18th May 2017
Tour leader Jude Holliday has just returned from leading our Journey Around the Caspian Sea group tour. Below Jude looks back on the history of the assassins in northern Iran, following visits to the country's impressive castles amidst the surrounding mountains...
Marco Polo told a story that would be held as true for centuries; that an 'Old Man of the Mountain' in Persia would drug his young followers with hashish and they would do his bidding, involving the killing of enemies.It is thought that the word "assassin" derives from the word hashish as a result. The Crusaders perpetuated the myth of drug-crazed murderers (and fought them) and a fascination and fear ensued that lasted until their fall at the hands of the Mongols in the mid-13th century.
The ‘Old Man of the Mountain’ was Hassan-i Sabbah (1034-1124 approx), a Nizari Ismaili, an Islamic sect that formed in the late 11th century from a split within Ismailism, itself a branch of Shia Islam. Hassan-i Sabbah created a secret order of trained killers – assassins – their targets being political and religious enemies. Responsible for the systematic elimination of opposing figures, the word ‘assassin’ has ever since been used to describe a hired or professional killer, paving the way for the related term ‘assassination’, which denotes any action involving murder of a high-profile target for political reasons.
Hassan-i Sabbah was the First Grand Master of the Nizari Ismaili and decided on Alamut in what is now northwest Iran as a location for his headquarters. It held a mosque and extensive library, as well as accommodation for training assassins.
Far from being a bunch of rag-tag, high-as-a-kite murderers, assassins were highly skilled and trained in the art of covert operations. They learned languages where it was necessary in order to infiltrate areas of their target – they never killed en masse, but picked off a target, usually in a public place so as to instill fear in other enemies. They did not however always kill their targets, preferring at times to threaten an enemy into submission. This could sometimes be accomplished with a dagger and a threatening note placed on an enemy's pillow while he slept.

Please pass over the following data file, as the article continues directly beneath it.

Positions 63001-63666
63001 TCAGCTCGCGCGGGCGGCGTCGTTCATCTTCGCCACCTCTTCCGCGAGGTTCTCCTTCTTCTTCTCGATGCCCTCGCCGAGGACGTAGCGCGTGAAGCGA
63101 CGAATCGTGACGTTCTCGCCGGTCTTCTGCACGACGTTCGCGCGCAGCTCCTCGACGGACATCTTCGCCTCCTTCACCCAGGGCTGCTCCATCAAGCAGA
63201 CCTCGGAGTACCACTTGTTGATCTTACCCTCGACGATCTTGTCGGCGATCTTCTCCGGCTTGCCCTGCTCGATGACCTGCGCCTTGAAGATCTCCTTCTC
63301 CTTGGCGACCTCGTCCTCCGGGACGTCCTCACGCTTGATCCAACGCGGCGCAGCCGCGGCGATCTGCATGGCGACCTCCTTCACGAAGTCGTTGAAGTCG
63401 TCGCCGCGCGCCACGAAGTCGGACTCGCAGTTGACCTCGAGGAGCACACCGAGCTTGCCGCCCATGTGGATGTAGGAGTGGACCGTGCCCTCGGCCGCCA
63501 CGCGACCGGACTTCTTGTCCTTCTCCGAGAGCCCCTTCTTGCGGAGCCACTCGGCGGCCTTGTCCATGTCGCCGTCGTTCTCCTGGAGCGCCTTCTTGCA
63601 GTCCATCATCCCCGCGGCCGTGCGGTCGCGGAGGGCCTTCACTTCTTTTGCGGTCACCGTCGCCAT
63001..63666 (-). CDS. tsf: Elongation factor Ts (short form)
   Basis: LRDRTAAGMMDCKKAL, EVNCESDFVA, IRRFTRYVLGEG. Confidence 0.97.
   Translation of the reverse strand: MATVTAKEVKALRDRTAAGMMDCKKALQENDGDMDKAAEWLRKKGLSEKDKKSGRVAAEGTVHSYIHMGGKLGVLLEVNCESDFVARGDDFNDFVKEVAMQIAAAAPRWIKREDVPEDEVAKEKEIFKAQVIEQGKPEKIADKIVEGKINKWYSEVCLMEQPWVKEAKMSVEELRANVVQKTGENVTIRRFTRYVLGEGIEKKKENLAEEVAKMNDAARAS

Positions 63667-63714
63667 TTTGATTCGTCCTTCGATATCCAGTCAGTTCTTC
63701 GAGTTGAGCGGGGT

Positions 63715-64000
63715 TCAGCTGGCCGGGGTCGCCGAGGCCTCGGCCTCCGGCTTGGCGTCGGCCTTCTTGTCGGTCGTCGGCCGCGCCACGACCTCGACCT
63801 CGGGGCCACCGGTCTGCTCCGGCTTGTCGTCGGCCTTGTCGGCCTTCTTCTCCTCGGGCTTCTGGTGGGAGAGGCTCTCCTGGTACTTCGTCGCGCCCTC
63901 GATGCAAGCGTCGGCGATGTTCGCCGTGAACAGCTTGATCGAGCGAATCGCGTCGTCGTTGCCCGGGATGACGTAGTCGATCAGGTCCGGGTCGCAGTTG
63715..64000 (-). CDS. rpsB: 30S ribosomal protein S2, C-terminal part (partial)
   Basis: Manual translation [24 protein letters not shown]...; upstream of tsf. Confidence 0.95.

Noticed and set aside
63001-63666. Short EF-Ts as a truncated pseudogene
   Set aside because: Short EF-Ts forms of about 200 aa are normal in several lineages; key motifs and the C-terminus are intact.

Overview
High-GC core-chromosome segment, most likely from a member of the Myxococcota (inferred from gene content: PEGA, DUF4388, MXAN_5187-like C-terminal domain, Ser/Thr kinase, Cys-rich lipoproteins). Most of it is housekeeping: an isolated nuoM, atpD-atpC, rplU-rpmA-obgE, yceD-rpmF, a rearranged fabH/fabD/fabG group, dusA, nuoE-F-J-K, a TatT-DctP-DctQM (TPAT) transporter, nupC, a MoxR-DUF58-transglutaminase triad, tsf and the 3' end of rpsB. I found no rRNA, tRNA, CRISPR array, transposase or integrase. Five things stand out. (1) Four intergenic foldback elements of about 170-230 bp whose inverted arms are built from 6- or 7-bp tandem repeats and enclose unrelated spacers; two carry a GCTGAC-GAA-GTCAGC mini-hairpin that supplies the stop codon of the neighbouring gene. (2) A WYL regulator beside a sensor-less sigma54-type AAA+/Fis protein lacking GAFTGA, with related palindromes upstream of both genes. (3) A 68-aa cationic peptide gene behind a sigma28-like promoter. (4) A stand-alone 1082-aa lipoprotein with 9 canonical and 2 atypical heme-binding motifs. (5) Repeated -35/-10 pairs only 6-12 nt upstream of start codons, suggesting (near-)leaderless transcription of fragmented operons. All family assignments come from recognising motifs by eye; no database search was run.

Alamut Castle was only one of many strongholds throughout the region. West of Alamut, in the Shahrud Valley, stands the major fortress of Lamasar, and Roodkhan Castle stands in Gilan Province.
At Lamasar we gazed at steep slopes covered in sweeps of the most vivid of red poppies and wondered how on earth they had built such a complex (enough of it remains to appreciate its vastness, complete with water storage holes gouged out of the hard rock). At Roodkhan Castle we clambered up over 900 steps, amongst dappled sunlight that shone through trees covered with fresh spring-green leaves, accompanied by the sound of a stream in full spate as it tumbled its way down the hillside. The sight of the remarkably intact walls and fortifications were well worth the hike (as was the well-earned lunch at the foot of the hillside).
Today, the fortress of Alamut is a mere shell of crumbling, ruined, weather-beaten walls but the atmosphere and setting remain fascinating. The remote, inaccessible site with its panoramic views to the Alamut Valley below (Freya Starks’ Assassin’s Valley) and the snow-capped mountains in the distance are awe-inspiring. Despite the sunny day, the wind whistled about our heads (we ladies removed our obligatory headscarves in order to feel the wind in our hair; bliss) and we tried to imagine life here in an 11th century winter and training to be an assassin.
After that we scuttled back to the bus for a welcome cup of tea and biscuits.